Philosophy

Lesson 3: Topic 3 of 14

Confucianism

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Whether Confucianism is a philosophy or a religion is something of a controversy. Beginning in China more than 2,500 years ago, it is still today heavily influential in East and Southeast Asia. Confucius lived from 551 to 479 B.C., and developed a belief system promoting “ethics, good behavior, and moral character.” The five constant virtues he espoused, which are still taught, are benevolence, righteousness, propriety, wisdom, and fidelity. 

Confucian values may be held across religious lines, with some variation. Why? There are conflicting issues. For example, Buddhists may adhere to all Confucian mandates, while many devout Christians accept the virtues, but reject ancestor worship as a required part of filial, or family, piety.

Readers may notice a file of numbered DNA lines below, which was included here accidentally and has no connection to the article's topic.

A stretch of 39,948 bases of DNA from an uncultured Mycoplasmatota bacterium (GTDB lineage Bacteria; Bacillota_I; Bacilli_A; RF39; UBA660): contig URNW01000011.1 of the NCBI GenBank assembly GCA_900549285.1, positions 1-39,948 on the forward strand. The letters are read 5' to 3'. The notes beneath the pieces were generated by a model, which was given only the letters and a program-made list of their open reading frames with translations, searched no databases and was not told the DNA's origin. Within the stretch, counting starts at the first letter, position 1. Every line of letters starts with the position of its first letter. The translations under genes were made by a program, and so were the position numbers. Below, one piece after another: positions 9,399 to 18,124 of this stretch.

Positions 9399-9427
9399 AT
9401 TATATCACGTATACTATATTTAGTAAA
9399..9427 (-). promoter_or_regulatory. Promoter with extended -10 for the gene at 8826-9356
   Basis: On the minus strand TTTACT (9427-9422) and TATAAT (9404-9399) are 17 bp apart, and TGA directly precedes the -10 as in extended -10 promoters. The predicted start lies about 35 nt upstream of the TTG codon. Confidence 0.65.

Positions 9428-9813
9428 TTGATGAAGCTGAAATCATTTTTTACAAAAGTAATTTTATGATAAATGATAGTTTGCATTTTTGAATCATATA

Harmony

The Confuscian value of harmony in many Eastern societies can be confusing to Westerners. Read through this example of an old rejection slip from the Mandarin Chinese Journal of Economics:  

We have read your manuscript with boundless delight. If we were to publish your paper it would be impossible for us to publish any work of lower standard. And as it is unthinkable that, within the next thousand years, we shall see its equal — we are, to our regret, compelled to return your divine composition, and to beg you a thousand times to overlook our short sight and timidity.

Mandarin Chinese Journal of Economics

Why not just tell the direct, unvarnished truth? That really is a question from a western point of view, where truth is valued more than feelings.